open access

Vol 70, No 5 (2012)
Case studies
Published online: 2012-05-23
Submitted: 2012-12-28
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Cardiac chambers perforation by pacemaker and cardioverter−defibrillator leads. Own experience in diagnosis, treatment and preventive methods

Andrzej Maziarz, Andrzej Ząbek, Barbara Małecka, Andrzej Kutarski, Jacek Lelakowski
Kardiol Pol 2012;70(5):508-510.

open access

Vol 70, No 5 (2012)
Case studies
Published online: 2012-05-23
Submitted: 2012-12-28

Abstract

Cardiac chamber perforation is an uncommon, but potentially dangerous, complication of implantation of a pacemaker (PM) or a cardioverter-defibrillator (ICD). Different clinical presentations are related to the time between implantation and perforation, localisation of the perforation and concomitant lesions in neighbouring organs. Diagnosis is based on concomitant analysis of the clinical picture, ECG tracings, PM or ICD function check-up with a programmer, and review of echocardiographic, X-ray and computed tomography pictures. We analysed seven cases of perforation. Perforating leads were removed in all cases and a new pacing system was implanted in five cases. Choice of operative technique (unscrewing and direct traction from device pocket, Cook system or surgical procedure with pericardial drainage) depended on the time elapsing between implantation and perforation, the presence of lesions of other organs, and the amount of fluid in the pericardial sac. Avoiding unsafe localisation of a pacing electrode in the apex and free wall of the right ventricle and in the free anterolateral wall of the right atrium, and avoiding leaving an extra length of pacing lead under tension and overscrewing of the lead helix seem to be the best ways of prevention.

Abstract

Cardiac chamber perforation is an uncommon, but potentially dangerous, complication of implantation of a pacemaker (PM) or a cardioverter-defibrillator (ICD). Different clinical presentations are related to the time between implantation and perforation, localisation of the perforation and concomitant lesions in neighbouring organs. Diagnosis is based on concomitant analysis of the clinical picture, ECG tracings, PM or ICD function check-up with a programmer, and review of echocardiographic, X-ray and computed tomography pictures. We analysed seven cases of perforation. Perforating leads were removed in all cases and a new pacing system was implanted in five cases. Choice of operative technique (unscrewing and direct traction from device pocket, Cook system or surgical procedure with pericardial drainage) depended on the time elapsing between implantation and perforation, the presence of lesions of other organs, and the amount of fluid in the pericardial sac. Avoiding unsafe localisation of a pacing electrode in the apex and free wall of the right ventricle and in the free anterolateral wall of the right atrium, and avoiding leaving an extra length of pacing lead under tension and overscrewing of the lead helix seem to be the best ways of prevention.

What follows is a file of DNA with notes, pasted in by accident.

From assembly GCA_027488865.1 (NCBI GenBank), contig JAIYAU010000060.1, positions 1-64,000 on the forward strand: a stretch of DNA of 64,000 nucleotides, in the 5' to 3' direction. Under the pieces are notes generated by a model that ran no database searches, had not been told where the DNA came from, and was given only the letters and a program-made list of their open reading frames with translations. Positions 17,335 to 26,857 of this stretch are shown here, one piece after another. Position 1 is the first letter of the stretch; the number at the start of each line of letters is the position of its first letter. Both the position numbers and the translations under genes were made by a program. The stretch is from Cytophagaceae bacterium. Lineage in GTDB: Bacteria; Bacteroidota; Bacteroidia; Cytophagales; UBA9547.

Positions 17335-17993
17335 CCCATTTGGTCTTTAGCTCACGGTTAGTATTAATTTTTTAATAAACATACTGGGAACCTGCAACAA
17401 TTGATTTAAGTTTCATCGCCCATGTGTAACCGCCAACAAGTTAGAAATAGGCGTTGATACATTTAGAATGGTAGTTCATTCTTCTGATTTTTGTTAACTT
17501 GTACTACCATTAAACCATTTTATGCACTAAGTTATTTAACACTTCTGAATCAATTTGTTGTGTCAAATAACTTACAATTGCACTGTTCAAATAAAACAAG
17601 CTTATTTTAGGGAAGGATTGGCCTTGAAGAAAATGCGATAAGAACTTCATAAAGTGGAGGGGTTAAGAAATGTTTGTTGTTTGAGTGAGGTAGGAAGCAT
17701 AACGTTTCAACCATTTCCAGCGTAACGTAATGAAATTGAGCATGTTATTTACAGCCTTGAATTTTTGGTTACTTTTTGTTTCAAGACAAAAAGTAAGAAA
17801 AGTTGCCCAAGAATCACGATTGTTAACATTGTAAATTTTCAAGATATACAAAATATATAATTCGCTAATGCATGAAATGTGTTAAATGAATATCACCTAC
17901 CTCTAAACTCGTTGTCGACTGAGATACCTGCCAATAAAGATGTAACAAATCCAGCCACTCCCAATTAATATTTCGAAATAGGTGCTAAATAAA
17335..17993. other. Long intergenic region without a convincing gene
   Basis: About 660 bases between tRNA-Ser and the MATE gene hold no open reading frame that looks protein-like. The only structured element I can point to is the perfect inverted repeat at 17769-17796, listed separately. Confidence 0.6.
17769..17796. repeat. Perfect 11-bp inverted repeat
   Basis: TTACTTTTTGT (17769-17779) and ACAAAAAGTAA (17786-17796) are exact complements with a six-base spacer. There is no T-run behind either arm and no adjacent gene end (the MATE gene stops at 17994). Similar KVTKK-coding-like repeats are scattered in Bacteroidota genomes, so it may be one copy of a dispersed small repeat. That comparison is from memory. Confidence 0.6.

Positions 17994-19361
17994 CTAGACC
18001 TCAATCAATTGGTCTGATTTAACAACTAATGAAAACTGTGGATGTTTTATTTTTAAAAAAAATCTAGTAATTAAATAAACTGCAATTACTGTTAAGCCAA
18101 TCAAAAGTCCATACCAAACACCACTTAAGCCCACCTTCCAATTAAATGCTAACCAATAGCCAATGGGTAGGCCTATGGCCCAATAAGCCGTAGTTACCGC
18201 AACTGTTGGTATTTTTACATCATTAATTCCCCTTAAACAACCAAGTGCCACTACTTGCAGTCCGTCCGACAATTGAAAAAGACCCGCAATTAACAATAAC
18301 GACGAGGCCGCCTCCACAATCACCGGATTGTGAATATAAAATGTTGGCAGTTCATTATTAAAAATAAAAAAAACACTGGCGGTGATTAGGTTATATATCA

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Keywords

cardiac perforation; pacemaker; cardioverter lead

About this article
Title

Cardiac chambers perforation by pacemaker and cardioverter−defibrillator leads. Own experience in diagnosis, treatment and preventive methods

Journal

Kardiologia Polska (Polish Heart Journal)

Issue

Vol 70, No 5 (2012)

Pages

508-510

Published online

2012-05-23

Bibliographic record

Kardiol Pol 2012;70(5):508-510.

Keywords

cardiac perforation
pacemaker
cardioverter lead

Authors

Andrzej Maziarz
Andrzej Ząbek
Barbara Małecka
Andrzej Kutarski
Jacek Lelakowski

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